Pawned And Secondhand… Luxury?

Pawned and secondhand… luxury: Contradictio in terminis? Possibly. But when you casually remark your bag is a “vintage Dior”, it often (read: unfortunately) still trumps the “found-this-at-a-binge-binsale-in-a-kilogram-store” fashion find. China’s fashion conscious and conscious fashion are progressively meeting up on that crossroads called “Secondhand Shopping”.

Aside from the “real deal” issues facing Chinese luxury customers, one other conundrum remains… How to get a good deal?

If any run-of-the-rack Dior bag is up to 50 percent off its original price, it will surely be cause for skepticism in China. Given the Chinese fashion industry’s ubiquitous daigou culture (代购, one individual who buys the brand on somebody else’s behalf, preferably overseas due to lower taxes) and online shopping sites such as Tmall (天猫) peppered with knock-offs, luxury lovers are more likely to get their kicks from actual stores or via the brand’s individual e-commerce shop.

Nevertheless, aside from these “real deal” issues facing Chinese luxury customers, one other conundrum remains… How to get a good deal when you “only” make 2000 USD per month?  And still want that 12,000 USD bag? The answer lies in the following: Something old, something new, something pawned and something to ease the I-cannot-afford-luxury blues. Say what?

One brand, despite not being brand-new, in your wardrobe is seemingly still better than no brand tout court.

As the stigma on general secondhand (二手) shopping has diminished throughout recent years, a growing number of young luxury brand-aficionados have discovered ye ole faithful pawn shops to seek their fix. The acquisition of luxury goods in China to this day remains somewhat of a symbol for or testimony to one’s life quality. In a bid to consistently attain that “ueber-level of living”, some clients have become used to pawning their own luxury possessions and at the same time and in the same place get a few others — at bargain pawn shop prices. Previously, most pawned goods were traditional items: Gold, jewelry, antiques, jade, and so on. Recently, though, swank luxury swag which proves popular on global gold scales, such as watches and exclusive bags, have entered China’s mainstream pawn market. 

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Several secondhand e-commerce platforms have emerged in recent years as well, but maintaining quality control is still a battle.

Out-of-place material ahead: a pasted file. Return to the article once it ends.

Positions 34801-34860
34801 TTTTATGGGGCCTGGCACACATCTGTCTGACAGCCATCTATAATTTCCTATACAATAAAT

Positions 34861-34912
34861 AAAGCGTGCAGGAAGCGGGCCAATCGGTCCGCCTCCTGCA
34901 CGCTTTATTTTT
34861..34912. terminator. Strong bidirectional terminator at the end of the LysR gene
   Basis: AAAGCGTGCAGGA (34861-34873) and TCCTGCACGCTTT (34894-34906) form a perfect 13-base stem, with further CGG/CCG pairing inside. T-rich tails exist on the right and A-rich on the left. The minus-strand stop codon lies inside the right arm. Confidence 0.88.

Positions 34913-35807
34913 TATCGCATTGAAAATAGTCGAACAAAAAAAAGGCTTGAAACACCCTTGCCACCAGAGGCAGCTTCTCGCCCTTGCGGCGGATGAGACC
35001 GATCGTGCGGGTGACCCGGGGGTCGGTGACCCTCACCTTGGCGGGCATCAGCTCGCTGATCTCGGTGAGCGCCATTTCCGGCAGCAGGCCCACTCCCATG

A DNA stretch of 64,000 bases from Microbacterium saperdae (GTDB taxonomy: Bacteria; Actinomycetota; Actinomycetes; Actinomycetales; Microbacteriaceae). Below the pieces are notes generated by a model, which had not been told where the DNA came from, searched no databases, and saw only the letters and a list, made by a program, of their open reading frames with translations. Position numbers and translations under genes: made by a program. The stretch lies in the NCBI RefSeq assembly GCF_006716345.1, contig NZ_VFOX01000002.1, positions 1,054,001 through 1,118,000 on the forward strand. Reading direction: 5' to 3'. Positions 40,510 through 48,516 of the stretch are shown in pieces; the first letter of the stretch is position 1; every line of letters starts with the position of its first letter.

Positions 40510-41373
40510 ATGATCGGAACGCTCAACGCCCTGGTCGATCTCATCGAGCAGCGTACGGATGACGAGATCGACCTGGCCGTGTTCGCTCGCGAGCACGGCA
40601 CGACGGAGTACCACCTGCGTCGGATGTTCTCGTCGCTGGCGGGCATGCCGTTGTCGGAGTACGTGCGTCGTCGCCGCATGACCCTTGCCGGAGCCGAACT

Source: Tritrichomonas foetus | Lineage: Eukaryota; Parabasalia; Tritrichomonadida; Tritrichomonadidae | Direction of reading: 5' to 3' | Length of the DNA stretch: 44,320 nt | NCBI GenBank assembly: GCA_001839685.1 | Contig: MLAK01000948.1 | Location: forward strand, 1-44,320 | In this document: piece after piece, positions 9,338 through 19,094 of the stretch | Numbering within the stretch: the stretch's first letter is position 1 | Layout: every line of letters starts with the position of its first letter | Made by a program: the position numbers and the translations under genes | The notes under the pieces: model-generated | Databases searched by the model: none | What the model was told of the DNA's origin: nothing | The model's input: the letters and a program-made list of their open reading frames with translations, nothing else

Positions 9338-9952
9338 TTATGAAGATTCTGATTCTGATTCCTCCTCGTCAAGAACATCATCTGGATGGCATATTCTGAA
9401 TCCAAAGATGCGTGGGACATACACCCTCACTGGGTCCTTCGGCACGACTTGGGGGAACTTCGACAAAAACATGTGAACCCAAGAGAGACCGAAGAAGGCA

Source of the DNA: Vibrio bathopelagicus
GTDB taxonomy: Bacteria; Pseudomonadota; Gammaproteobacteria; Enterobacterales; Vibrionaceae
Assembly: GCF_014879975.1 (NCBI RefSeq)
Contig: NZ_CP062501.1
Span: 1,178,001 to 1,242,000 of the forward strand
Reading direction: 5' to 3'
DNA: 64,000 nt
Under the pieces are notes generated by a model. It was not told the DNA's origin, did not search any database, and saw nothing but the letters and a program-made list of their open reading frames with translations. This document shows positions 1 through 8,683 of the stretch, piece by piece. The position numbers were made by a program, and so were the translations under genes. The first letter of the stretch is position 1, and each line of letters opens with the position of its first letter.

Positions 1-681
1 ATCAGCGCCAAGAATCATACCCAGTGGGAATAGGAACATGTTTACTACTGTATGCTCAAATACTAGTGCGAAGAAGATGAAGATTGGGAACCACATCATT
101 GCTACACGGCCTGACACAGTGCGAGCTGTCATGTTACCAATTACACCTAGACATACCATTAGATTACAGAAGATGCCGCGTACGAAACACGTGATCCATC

The secondhand luxury industry in China too has experienced an unshaken upward movement in the past five years. The process behind it is plain-‘n-real-dealing. The retailers often get the clothing from their own fashion circles who have grown tired of their wardrobes. The buyers, on the other hand, are aspiring luxury consumers who make that earlier-said 2000 USD  a month and still dream of nonchalantly holding that pale pink Dior Diorissimo bag in the crook of their arm. Says who? Fang Fang, owner of secondhand Beijing boutiques Trash ‘n Diamond and Psycho Recycle:

“Several secondhand e-commerce platforms have emerged in recent years as well, but maintaining quality control is still a battle. One of the most popular Taobao apps for secondhand, such as Xianyu [咸鱼淘宝], sells just about every category of secondhand goods eBay-style, but on Taobao, even luxury claiming it’s guaranteed to be real isn’t always so,” Fang tells Jing Daily’s Jessica Rapp.

Both  the “pawned and secondhand” buying methods are gaining a large fan-following. For two obvious reasons: First of all, it is seen as a substitute for buying items which may not quite be the “real deal” in that realm of online secondhand shopping. Secondly, of course, come the fiercely lower price tags both pawned and secondhand items carry. In sum:

One brand, despite not being brand-new, in your wardrobe is seemingly still better than no brand tout court.

 

Photos: Alamy